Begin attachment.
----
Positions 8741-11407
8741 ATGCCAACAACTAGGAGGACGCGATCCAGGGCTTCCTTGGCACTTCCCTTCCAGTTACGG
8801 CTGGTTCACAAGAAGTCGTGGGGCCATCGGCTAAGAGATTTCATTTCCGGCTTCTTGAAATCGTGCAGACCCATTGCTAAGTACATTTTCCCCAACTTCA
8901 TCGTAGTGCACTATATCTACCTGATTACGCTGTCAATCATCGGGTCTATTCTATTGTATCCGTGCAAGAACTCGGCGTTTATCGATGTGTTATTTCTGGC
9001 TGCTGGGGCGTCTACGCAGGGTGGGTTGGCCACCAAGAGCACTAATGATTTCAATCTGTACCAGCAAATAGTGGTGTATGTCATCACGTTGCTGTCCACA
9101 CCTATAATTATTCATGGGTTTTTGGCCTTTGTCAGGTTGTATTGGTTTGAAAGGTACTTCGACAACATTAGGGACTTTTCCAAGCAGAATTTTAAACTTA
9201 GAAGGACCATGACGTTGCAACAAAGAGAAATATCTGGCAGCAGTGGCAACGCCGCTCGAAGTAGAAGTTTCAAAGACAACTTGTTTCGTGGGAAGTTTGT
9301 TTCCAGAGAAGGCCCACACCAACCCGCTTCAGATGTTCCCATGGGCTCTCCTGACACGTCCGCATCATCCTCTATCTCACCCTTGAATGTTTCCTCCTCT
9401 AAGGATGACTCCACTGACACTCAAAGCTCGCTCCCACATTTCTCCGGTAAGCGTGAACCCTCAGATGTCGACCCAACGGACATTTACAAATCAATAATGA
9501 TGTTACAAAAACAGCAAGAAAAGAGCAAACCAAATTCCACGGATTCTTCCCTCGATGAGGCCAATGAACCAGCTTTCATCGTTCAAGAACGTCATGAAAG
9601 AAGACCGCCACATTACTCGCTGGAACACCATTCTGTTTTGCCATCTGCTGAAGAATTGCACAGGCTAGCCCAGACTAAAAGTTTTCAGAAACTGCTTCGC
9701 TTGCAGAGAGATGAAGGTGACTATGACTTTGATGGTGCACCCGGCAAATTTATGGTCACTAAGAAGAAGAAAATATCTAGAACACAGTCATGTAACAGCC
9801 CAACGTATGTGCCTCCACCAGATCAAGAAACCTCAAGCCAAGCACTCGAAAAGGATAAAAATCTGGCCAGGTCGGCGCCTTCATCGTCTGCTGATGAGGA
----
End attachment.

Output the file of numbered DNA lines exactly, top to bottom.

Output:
Positions 8741-11407
8741 ATGCCAACAACTAGGAGGACGCGATCCAGGGCTTCCTTGGCACTTCCCTTCCAGTTACGG
8801 CTGGTTCACAAGAAGTCGTGGGGCCATCGGCTAAGAGATTTCATTTCCGGCTTCTTGAAATCGTGCAGACCCATTGCTAAGTACATTTTCCCCAACTTCA
8901 TCGTAGTGCACTATATCTACCTGATTACGCTGTCAATCATCGGGTCTATTCTATTGTATCCGTGCAAGAACTCGGCGTTTATCGATGTGTTATTTCTGGC
9001 TGCTGGGGCGTCTACGCAGGGTGGGTTGGCCACCAAGAGCACTAATGATTTCAATCTGTACCAGCAAATAGTGGTGTATGTCATCACGTTGCTGTCCACA
9101 CCTATAATTATTCATGGGTTTTTGGCCTTTGTCAGGTTGTATTGGTTTGAAAGGTACTTCGACAACATTAGGGACTTTTCCAAGCAGAATTTTAAACTTA
9201 GAAGGACCATGACGTTGCAACAAAGAGAAATATCTGGCAGCAGTGGCAACGCCGCTCGAAGTAGAAGTTTCAAAGACAACTTGTTTCGTGGGAAGTTTGT
9301 TTCCAGAGAAGGCCCACACCAACCCGCTTCAGATGTTCCCATGGGCTCTCCTGACACGTCCGCATCATCCTCTATCTCACCCTTGAATGTTTCCTCCTCT
9401 AAGGATGACTCCACTGACACTCAAAGCTCGCTCCCACATTTCTCCGGTAAGCGTGAACCCTCAGATGTCGACCCAACGGACATTTACAAATCAATAATGA
9501 TGTTACAAAAACAGCAAGAAAAGAGCAAACCAAATTCCACGGATTCTTCCCTCGATGAGGCCAATGAACCAGCTTTCATCGTTCAAGAACGTCATGAAAG
9601 AAGACCGCCACATTACTCGCTGGAACACCATTCTGTTTTGCCATCTGCTGAAGAATTGCACAGGCTAGCCCAGACTAAAAGTTTTCAGAAACTGCTTCGC
9701 TTGCAGAGAGATGAAGGTGACTATGACTTTGATGGTGCACCCGGCAAATTTATGGTCACTAAGAAGAAGAAAATATCTAGAACACAGTCATGTAACAGCC
9801 CAACGTATGTGCCTCCACCAGATCAAGAAACCTCAAGCCAAGCACTCGAAAAGGATAAAAATCTGGCCAGGTCGGCGCCTTCATCGTCTGCTGATGAGGA